Heel Pain? Try Stretching It Out!

by | Oct 30, 2019

Some things become a habit through commitment and perseverance. Other things simply force their way into your daily schedule without you trying or asking.

Heel pain definitely falls into the latter category. Nobody works toward a cycle of regularly scheduled heel agony, yet for many the pain returns every day like clockwork. Maybe it’s those terrible first steps out of bed in the morning, or maybe it’s that ache after coming home from a long day of work. Perhaps you have the great misfortune of both!

Although heel pain may have become an unwanted part of your life, there are choices you can make and habits you can develop that may help you combat that discomfort.

In many cases, incorporating stretching into your daily routine can help take the edge off heel pain, or sometimes even fully eliminate it. It largely depends on the source of your heel pain and the types of stretching you perform.

How Can Stretching Help Heel Pain?

Stretching can help heel pain in a variety of ways, but one of the most common situations where it can be utilized is a case of plantar fasciitis.

Plantar fasciitis is when excess strain and microtears develop in the plantar fascia, a thick band of tissue that extends along the bottom of the foot and connects the heel bone to the base of the toes. When this band is injured, it can become pained and inflamed.

If your first few steps out of bed are torturous for your heels, plantar fasciitis is a likely cause. Why this morning ritual, though?

During the night, while at rest, your plantar fascia isn’t moving. It “cools down” and contracts. This makes the first few minutes of moving it again especially painful, as it needs some time to “warm up” again. The same sort of thing happens if you get up after sitting for hours on end.

Taking some time to gently stretch your plantar fascia before putting it to work can significantly reduce these instances of pain—but that’s not the only way stretching can help.

The plantar fascia is not an independent unit. It is connected to your network of bones, muscles, and other connective tissues. When one of these connected elements is tight, it can place excess stress on the plantar fascia itself, which doesn’t feel great if it’s already injured.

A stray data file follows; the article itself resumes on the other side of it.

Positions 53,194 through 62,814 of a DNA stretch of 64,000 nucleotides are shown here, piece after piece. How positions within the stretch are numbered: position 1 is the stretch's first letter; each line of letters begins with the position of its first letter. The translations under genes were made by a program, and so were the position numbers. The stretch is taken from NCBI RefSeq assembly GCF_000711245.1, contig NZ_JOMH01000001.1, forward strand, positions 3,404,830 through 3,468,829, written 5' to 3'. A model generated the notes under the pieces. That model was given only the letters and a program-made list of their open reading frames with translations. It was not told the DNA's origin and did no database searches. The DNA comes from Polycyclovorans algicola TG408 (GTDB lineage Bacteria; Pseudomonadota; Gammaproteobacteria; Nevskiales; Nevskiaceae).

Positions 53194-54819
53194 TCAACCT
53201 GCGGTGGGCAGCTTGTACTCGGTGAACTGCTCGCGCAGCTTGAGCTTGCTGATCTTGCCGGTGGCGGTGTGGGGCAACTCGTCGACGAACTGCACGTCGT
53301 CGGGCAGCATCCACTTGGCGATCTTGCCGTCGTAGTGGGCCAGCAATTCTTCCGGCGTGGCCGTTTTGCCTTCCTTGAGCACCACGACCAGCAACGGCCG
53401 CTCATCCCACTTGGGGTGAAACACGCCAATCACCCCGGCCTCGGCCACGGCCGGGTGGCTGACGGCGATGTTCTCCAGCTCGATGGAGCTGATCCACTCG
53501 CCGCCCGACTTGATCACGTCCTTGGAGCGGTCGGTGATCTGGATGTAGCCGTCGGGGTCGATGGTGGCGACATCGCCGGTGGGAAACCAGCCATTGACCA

Tight calf muscles are a notorious bad influence on plantar fasciitis, but other muscles can play positive supporting roles, too. Strengthening muscles that support the arch will, in turn, take more stress off the plantar fascia.

Some Sample Heel Pain Stretches

Knowing the best stretches and exercises to help your heel pain depends upon knowing the root cause of your condition. In some cases, stretching might not have that much of an impact at all.

We can help you determine the best plans and treatments for your heel pain, but it doesn’t hurt to try some general stretches to see if they provide any improvement. Even if they don’t help the pain, you are still giving some attention to the muscles and tissues you need to move.

Below are a few simple stretches. Please note that you should take all stretches with slow, controlled movements. You should also feel a stretch with each repetition, but never outright pain. If it hurts, stop doing it!

Let’s start with some stretches you can do right in bed, before you start moving in the morning.

  • Simple foot flex. This one is just what it says on the can. Gently flex your foot up and down 10 times while lying down.
  • Towel stretch. Roll a towel lengthwise and loop it around the ball of your foot, taking each end of the towel in each hand. Gently pull the towel toward you, flexing your foot back while keeping knees straight. Hold this position anywhere for 15-30 seconds, repeating up to four times with each foot.
  • Toe stretches. Place your heel against the bed, with knee bent enough so you can easily reach your toes with your hand. Gently pull your big toe up and back, toward the ankle. Hold for 15-30 seconds and repeat up to four times with each foot.

When you’re out of bed, you can place some more focus on stretching your calf muscles and other areas.

  • Foot rolling. While seated, roll each foot against something that, well, rolls. It can be a tennis ball, a bottle, or a foam roller. For even better effect, freeze a water bottle or can and use that for added cold therapy. Just make sure not to leak water beneath your desk or anything!
  • Calf stretch. You will need a sturdy, unyielding surface such as a wall or a tree for this. Stand at arm’s length from the object, then step back with one foot. Gently bend the front leg forward, keeping your other knee straight and heel on the ground. Hold for up to 30 seconds and repeat three times before switching the positions of your legs.
  • Marble pickup. This one is a bit of a game and an exercise in one. Sit in a chair and place marbles on the floor beneath your feet. Using your toes, try to pick up each marble and deposit it in a cup or bowl. Try to do at least a dozen times for each foot.

Get the Best Plan for Quelling Heel Pain

For some, stretches are a great option for heel pain. Others likely need something in addition to or instead of stretching to really help—things like changes in footwear, custom orthotics, medications, or other forms of treatment.

If your heel pain keeps persisting, don’t wait for it to go away. It likely never will without some intervention! Call Premier Podiatry Group at (814) 472-2660 to schedule an appointment at one of our offices in Ebensburg or Johnstown. We’ll get to the root of your condition and recommend a treatment plan to best suit your needs.

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